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Interactive: Cambridge’s booming population - and 8 things we learned from the new Census data

Cambridgeshire’s population has grown considerably in the last decade - particularly in Cambridge.

The findings come amid debates over the housing, transport and water shortage challenges for the Cambridge region.

Shoppers in Cambridge. Picture: Keith Heppell
Shoppers in Cambridge. Picture: Keith Heppell

The Office for National Statistics (ONS) released the first batch of data from the 2021 Census, which everyone was required to complete during March 2021.

That was during Covid-19 restrictions, which may have had some impact on the numbers living in Cambridge at the time.

The first release of Census data indicates how populations have changed by local authority area, which has implications for council funding, schooling, planning and more.

We’ve been analysing the data to see what we have learned so far.

1. Cambridge had seen the fifth highest population growth in the country

Out of 331 local authority areas in the UK, Cambridge had the fifth highest population growth in the last decade.

The official population of the city rose from 123,867 in 2011 to 145,700 in 2021 - an increase of 17.6 per cent.

Only Tower Hamlets - which witnessed the highest growth of 22.1 per cent - and Dartford, Bedford and the Barking and Dagenham area recorded higher increases.

You can explore the data here.

Cllr Anna Smith, Labour leader of Cambridge City Council, said: “The new figures show that Cambridge and the surrounding areas continue to be an attractive place to live. We are proud that so many people consider it a welcoming and safe place to make their home.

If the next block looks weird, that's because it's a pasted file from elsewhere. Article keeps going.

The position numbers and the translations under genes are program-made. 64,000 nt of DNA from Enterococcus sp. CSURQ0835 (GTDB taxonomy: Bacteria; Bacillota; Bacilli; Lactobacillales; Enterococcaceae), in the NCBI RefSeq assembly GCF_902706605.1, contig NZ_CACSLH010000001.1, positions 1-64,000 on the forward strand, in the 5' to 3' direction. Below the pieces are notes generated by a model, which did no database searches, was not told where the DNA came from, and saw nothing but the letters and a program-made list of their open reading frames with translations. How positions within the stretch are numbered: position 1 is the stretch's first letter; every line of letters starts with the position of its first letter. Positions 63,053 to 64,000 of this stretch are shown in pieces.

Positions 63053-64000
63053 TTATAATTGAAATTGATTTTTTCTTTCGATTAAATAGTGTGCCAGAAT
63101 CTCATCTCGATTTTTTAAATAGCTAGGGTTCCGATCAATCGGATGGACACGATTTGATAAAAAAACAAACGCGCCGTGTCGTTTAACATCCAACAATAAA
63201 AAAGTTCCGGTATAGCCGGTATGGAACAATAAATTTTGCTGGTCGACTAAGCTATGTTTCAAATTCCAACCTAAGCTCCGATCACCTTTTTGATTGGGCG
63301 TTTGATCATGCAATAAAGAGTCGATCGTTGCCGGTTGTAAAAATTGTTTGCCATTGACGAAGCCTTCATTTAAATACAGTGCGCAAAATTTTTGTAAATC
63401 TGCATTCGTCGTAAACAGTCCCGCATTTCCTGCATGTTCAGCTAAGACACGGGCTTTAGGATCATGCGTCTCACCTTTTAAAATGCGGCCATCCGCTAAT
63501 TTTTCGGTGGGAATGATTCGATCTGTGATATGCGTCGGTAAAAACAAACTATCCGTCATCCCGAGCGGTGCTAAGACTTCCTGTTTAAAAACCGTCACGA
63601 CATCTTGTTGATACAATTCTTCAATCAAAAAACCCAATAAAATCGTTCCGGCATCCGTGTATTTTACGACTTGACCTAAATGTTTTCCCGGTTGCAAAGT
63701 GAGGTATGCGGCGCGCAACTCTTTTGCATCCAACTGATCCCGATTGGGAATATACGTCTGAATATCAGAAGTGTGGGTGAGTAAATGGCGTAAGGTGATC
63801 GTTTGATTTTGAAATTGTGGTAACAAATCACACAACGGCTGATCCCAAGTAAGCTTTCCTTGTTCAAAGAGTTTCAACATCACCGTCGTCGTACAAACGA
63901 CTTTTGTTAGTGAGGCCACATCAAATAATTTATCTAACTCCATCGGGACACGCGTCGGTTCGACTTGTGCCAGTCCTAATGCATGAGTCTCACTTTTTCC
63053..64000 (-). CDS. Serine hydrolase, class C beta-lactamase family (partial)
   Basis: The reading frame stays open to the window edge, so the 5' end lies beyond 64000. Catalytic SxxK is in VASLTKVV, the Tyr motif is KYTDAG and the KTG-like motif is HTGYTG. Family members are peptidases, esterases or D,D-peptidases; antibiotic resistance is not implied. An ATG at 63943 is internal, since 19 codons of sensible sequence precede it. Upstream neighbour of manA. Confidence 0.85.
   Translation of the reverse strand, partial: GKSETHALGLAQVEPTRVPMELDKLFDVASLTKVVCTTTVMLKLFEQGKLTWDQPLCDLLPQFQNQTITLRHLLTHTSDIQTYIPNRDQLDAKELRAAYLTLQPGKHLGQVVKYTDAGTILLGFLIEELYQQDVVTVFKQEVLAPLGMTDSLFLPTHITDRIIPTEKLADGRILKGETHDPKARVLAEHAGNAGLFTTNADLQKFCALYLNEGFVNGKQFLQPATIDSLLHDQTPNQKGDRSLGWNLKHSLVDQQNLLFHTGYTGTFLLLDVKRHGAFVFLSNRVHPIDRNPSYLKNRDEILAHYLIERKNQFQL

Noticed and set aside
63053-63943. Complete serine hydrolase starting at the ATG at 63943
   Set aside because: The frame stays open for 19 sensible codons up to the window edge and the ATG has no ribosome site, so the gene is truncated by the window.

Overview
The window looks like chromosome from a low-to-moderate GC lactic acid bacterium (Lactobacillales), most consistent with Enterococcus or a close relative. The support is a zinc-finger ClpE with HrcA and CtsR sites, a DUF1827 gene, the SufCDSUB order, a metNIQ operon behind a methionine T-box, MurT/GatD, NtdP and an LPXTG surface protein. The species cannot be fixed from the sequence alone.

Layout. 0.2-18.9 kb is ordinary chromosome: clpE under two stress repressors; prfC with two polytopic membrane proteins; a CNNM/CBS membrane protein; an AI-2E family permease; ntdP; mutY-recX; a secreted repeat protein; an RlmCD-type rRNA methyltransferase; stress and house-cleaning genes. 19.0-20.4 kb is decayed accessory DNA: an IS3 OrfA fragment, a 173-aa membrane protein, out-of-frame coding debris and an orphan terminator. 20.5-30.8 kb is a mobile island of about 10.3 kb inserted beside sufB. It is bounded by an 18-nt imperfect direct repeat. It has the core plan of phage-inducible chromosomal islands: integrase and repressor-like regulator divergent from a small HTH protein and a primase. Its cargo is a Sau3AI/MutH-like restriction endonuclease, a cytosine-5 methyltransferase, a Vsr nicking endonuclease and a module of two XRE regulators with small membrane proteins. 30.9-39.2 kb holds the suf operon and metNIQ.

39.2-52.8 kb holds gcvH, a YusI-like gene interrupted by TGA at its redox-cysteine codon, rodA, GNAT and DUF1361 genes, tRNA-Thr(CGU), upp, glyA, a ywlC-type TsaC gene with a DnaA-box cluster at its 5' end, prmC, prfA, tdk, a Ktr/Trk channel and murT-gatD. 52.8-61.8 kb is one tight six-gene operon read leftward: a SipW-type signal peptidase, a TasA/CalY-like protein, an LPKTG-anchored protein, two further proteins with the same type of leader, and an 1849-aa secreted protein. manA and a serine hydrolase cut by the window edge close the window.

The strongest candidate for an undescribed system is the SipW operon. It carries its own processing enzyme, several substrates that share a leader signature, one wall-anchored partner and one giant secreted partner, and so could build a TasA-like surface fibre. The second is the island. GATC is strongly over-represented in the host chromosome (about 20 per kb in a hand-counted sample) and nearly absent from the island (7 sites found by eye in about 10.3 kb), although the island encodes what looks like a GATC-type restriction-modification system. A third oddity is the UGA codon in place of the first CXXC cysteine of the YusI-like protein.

“We now need to ensure that all residents can benefit from the city’s growth and success over the last 10 years even as we emerge from some difficult times. We need to continue to work together to tackle serious challenges like the cost of living crisis and the climate and biodiversity emergencies. Our aim is to ensure that the city remains ‘One Cambridge – Fair For All.”

2. South Cambridgeshire’s population also rose significantly

There was also significant growth in neighbouring South Cambridgeshire, where the population grew from 148,755 to 162,000, or 8.9 per cent. This placed in the top third of growth areas, at 86th on the list.

We’ve ranked all 331 local authorities by population growth in this table here - search to find any area of the country and its ranking.

3. The population in other areas of Cambridgeshire also grew, but more slowly

East Cambridgeshire witnessed more moderate growth, from 83,818 to 87,700 (4.6 per cent) and was 206th in the list.

Huntingdonshire’s population grew from 169,508 in 2011 to 180,800 in 2021 (6.7 per cent), placing it 135th on the list, while Fenland’s rose from 95,262 to 102,500 (7.6 per cent), placing it 113th out of 332 areas.

4. Cambridgeshire grew faster than the regional average - and the county council argues it deserves better funding

The East of England was the region with the fastest-growing population in the country, growing 8.3 per cent (6.3 million people).

Cambridgeshire’s 9.2 per cent rise was higher than this regional average. The number of people living in the county rose by more than 57,000 in the last decade to 678,600.

The county council sees this as vindication of its earlier contention that the government’s grant allocations, based on previous ONS statistics, have been unfair as they under-estimated Cambridgeshire’s population.